There was a 6-hour wait before I was needed for the return journey so I did battle with the leafy lane once more and took the bus back to my in-laws’ house in Bristol to take my rest period. The exit from the lane onto the main road was even more impossible for the FLF so I drove in the opposite direction on the A37 to a small business park that I had identified earlier on Google Maps so that I could turn the bus round.

Later in the day I returned to Cameley Lodge to collect the wedding party, by now quite boisterous. After photos beside the bus they clambered aboard and I announced my plan for exiting the lane, lest they suspect that I had lost my way. Some, I’m sure, were past caring but I didn’t want any confused guests hammering on the cab window!

Having practiced it once, the turning manoever in the business park went smoothly and we were soon on our way back to Brislington. Progress was, as before quite slow at times due to the heavy load and the hilly A37. I also had to be aware of the downhill stretches, particularly the long hill from earlier. Paying heed to the ‘11% descent’ warning signs, I changed down to 3rd gear to avoid overheating the brake drums.

By the time we reached the Bristol suburbs it started raining heavily, which made driving rather unpleasant. Final destination was a sports complex behind The Beeches Hotel where the guests were no doubt going to dance the night away. I turned the bus in the car park and retraced my earlier route through Bristol, following signs to the A370 and Weston. An empty bus and a flatter route meant that I could wind the FLF up to its top speed of about 50mph, where road conditions allowed.

The FLF had behaved itself well during the day. Having been allocated the same bus several times now, I was becoming more and more familiar with it. Going up and down the gearbox smoothly according to the road and traffic conditions was less of an ordeal today, whereas on the first few occasions I felt both physically and mentally drained with the concentration required to get everything right. The only annoying glitch was a sticking accelerator pedal. It has a habit of sticking on full throttle which, if it happens while climbing a hill (which it did today) can be a bit of a surprise. Several times I lifted my foot to change down but the pedal stayed on the floor and the engine immediately picked up to full revs! Fortunately they matched the revs required for the next gear quite closely so the end result was a pleasingly quick down-change!

In my next post I will bring you news of the Crosville Motor Services Running Day in August, when all available buses will be out on the road, plus a good number of visitors.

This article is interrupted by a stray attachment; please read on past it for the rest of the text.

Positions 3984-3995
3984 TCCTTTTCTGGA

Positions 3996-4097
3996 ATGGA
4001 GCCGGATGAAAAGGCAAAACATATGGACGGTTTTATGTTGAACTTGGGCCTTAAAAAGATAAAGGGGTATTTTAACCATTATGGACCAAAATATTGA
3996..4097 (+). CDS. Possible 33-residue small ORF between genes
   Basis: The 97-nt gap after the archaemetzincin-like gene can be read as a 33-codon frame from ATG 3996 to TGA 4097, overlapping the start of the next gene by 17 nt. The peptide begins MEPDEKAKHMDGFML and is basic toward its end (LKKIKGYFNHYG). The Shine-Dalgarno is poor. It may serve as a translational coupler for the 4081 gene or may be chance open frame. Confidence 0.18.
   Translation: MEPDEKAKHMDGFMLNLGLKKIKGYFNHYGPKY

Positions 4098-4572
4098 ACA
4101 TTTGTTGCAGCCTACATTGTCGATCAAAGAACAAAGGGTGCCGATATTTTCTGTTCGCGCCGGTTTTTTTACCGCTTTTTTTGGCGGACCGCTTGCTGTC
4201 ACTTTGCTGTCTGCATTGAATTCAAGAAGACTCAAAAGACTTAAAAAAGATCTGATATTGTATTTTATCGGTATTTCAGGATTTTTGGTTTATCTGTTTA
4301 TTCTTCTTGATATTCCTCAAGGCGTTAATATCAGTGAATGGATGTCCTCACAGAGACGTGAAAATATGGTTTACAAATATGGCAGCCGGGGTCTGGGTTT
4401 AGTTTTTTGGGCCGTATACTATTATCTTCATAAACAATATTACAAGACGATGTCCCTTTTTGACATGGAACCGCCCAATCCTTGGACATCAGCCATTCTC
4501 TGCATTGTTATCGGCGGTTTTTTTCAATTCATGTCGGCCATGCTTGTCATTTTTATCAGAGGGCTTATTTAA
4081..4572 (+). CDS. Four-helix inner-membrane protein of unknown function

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4 comments on “Fishing lakes and leafy lanes

  1. Bill Stickers says:

    I learned my bus driving skills with United on a five speed FLF. But it was fitted with the bigger 10.45 litre Gardner 6LX, which develops up to 150bhp compared to 112bhp of the 6LW. You notice the difference with acceleration and hill climbing. Apparently they had to fit stiffer clutch springs on the FLF when fitted with the 6LX to prevent clutch slip.
    Is your FLF fitted with a working clutch stop, as this, once the technique is mastered, will give you faster upward changes on hills.

    • busmanjohn says:

      Thanks for your comment ‘Bill’. Our FLF was originally fitted with a Bristol engine but acquired a bog standard 6LW at some point in its service life. There are times when I wish it had the 6LX upgrade!
      Other drivers have described the clutch stop technique to me but I have yet to drive a bus with a fully working one!

      • Bill Stickers says:

        Spares for the Bristol BVW engine, became hard to obtain during the industrial squables of the mid seventies. So it became policy with certain former Tilling group companies to replace the engines of FLF6B’s with second hand Gardner 6LW’s often from withdrawn older stock, KSW6G’s often became the “fall guys”.
        The 6LW was a better engine than the BVW anyway especially with CBC fitted FLF’s as the cooler running Gardner engine was less subject to overheating, frequently associated with the BVW when cooled by the often marginal CBC radiators.

      • busmanjohn says:

        That’s interesting. I have a photo of a withdrawn H&D Bristol K which was taken in the seventies. The engine is missing – I wonder if it was re-used in an FLF as you suggest? I will dig it out and put it in another post soon.